Forget Russian twists — this 5-move ab workout torches your delts, abs and obliques in just 15 minutes

Woman against a grey backdrop in workout clothes holding two dumbbells in front of her during dumbbell workout
(Image credit: Shutterstock)

It’s a misconception that you only need crunches, Russian twists and other famous ab exercises to sculpt concrete core muscles. You can torch your midsection in many ways. 

Sure, there’s a place for isolation ab exercises, but we like to use compound exercises to build functional core strength and a robust body. That means the five full-body exercises below will strengthen your abs and obliques (sought after for defining midsection muscle) but also hit your shoulders, chest and back.

If you have a medicine ball or similar, grab it, otherwise a medium to heavy adjustable dumbbell will do the trick. And, of course, your body weight. The dumbbells and med ball can be used interchangeably throughout. Here’s a five-move ab workout to try from home in just 15 minutes, without crunches or twists but with a whole lot of spice.

What is the no crunches, no Russian twists 5-move abs workout? 

Woman performing an upright row holding a kettlebell up to her chest against a white background, showing abs

(Image credit: Shutterstock)

The exercises below don’t look like a typical core workout — there are a few big names from the ab workout world missing (Russian twists, crunches, planks — you get the drift). 

But trust us, these five moves increase muscle and strengthen your torso, although you’ll need to consider your lifestyle and genetics if you’re peering at your midsection in search of a sculpted six-pack.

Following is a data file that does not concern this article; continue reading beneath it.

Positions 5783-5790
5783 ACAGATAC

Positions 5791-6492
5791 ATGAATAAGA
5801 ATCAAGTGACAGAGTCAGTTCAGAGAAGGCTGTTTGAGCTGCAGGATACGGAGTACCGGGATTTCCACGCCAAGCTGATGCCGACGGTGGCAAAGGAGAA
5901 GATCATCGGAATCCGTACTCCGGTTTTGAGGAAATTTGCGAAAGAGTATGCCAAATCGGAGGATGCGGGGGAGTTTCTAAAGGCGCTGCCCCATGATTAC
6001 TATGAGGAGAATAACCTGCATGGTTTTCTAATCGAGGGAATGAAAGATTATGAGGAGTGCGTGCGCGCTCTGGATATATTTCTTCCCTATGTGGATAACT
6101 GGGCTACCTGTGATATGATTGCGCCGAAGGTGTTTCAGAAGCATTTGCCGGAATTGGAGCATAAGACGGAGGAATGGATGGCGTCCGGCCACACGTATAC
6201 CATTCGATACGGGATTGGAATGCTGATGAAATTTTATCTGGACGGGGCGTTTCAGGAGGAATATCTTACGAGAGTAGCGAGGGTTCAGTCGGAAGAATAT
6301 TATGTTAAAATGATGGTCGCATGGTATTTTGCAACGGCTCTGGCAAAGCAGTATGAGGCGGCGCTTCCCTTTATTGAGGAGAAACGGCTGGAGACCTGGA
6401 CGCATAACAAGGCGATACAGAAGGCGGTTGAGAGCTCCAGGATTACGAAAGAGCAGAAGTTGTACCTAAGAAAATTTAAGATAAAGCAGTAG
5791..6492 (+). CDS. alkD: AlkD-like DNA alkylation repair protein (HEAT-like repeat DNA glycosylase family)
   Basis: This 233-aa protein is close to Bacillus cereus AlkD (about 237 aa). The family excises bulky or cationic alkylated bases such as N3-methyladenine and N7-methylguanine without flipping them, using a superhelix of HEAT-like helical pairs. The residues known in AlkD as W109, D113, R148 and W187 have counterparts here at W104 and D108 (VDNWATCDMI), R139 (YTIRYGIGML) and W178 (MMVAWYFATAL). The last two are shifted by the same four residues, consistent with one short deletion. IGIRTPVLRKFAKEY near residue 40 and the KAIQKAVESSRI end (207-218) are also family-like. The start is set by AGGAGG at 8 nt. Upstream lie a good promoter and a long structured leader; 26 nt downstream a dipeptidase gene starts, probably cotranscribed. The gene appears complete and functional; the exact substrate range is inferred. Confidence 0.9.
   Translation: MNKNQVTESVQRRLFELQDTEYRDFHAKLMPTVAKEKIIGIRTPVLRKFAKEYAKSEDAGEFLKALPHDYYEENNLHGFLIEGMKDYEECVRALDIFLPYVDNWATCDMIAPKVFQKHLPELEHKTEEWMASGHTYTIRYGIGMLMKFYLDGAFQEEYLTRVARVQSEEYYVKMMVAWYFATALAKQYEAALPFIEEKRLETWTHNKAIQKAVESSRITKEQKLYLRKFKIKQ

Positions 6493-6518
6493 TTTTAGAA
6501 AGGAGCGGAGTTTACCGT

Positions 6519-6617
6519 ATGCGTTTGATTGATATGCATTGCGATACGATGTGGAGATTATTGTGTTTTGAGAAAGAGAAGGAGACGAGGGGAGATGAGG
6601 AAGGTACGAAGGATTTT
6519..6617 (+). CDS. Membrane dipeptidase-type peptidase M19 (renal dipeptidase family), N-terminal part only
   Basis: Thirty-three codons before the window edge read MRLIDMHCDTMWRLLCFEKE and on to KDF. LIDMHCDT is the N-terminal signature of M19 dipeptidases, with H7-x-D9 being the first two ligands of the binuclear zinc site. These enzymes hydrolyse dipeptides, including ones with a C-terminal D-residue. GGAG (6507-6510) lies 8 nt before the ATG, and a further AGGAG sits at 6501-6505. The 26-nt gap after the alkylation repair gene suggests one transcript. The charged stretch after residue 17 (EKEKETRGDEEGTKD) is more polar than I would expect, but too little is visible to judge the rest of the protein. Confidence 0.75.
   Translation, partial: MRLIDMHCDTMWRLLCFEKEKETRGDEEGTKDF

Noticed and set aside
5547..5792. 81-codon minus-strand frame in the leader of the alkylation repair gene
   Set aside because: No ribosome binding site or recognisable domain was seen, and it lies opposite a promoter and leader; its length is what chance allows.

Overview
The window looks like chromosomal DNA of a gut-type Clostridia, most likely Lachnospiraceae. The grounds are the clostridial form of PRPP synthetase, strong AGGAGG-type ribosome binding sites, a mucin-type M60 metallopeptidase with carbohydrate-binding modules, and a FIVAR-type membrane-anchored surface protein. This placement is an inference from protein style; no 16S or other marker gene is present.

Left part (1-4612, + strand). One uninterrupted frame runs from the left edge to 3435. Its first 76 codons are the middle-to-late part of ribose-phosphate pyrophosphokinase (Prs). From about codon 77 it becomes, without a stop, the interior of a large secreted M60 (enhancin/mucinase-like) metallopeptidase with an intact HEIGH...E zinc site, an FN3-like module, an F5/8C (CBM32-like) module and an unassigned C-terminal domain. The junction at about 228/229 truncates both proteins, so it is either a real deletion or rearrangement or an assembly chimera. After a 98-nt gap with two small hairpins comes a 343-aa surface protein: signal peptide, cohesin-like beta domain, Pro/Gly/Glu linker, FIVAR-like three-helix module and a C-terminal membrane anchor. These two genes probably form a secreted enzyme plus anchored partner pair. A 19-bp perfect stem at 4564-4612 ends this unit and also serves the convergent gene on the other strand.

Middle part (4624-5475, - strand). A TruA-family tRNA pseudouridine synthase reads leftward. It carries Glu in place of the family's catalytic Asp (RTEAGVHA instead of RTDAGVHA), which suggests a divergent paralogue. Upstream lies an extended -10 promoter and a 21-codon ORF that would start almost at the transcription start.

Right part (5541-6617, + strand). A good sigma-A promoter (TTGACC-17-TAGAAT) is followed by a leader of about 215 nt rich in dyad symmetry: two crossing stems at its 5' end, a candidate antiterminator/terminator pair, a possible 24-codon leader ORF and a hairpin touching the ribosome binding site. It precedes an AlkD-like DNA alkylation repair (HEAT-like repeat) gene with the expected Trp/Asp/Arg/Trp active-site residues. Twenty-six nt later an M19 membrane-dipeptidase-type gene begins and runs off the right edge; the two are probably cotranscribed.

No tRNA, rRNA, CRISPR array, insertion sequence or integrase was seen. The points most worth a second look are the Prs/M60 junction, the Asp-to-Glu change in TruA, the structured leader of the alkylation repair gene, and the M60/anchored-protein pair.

While we can help build muscle and a stronger core, definition takes a lot of work — unless you’re genetically gifted, of course. We discuss 5 reasons you can’t see your abs yet, despite working out to help you decode the process. 

In the meantime, these five full-body exercises provide a high-intensity sweat session while also hitting your core. What more could you want?

1. Sprawls

Sprawls require your core stability as you jump forward and back. It’s a burpee variation that allows you to move faster because your chest doesn’t touch the floor, and you won’t stand up, meaning you could develop explosive power and speed while torching your shoulders, chest core and legs. 

From a push-up position, brace your stomach and shoulders and jump both feet just outside your hands, planting both heels down. Lift your chest and hands to face forward without standing up, then place your hands back down and jump back again. 

Find out what happened when I did 80 sprawls every day for a week.

2. Deficit push-ups

Famously, push-ups work the fronts of your shoulders — the anterior deltoids — triceps and pectoral muscles, developing a strong and defined upper body. But did you know that your core does a lot of work? Deficit push-ups elevate your hands and encourage a greater range of motion, working those muscles even longer. 

Raise your hands on push-up bars, kettlebells or dumbbells, then lower your chest to the floor, keeping your hips aligned with your shoulders. Pause, then push back up to your starting position. Start on your knees until you feel comfortable.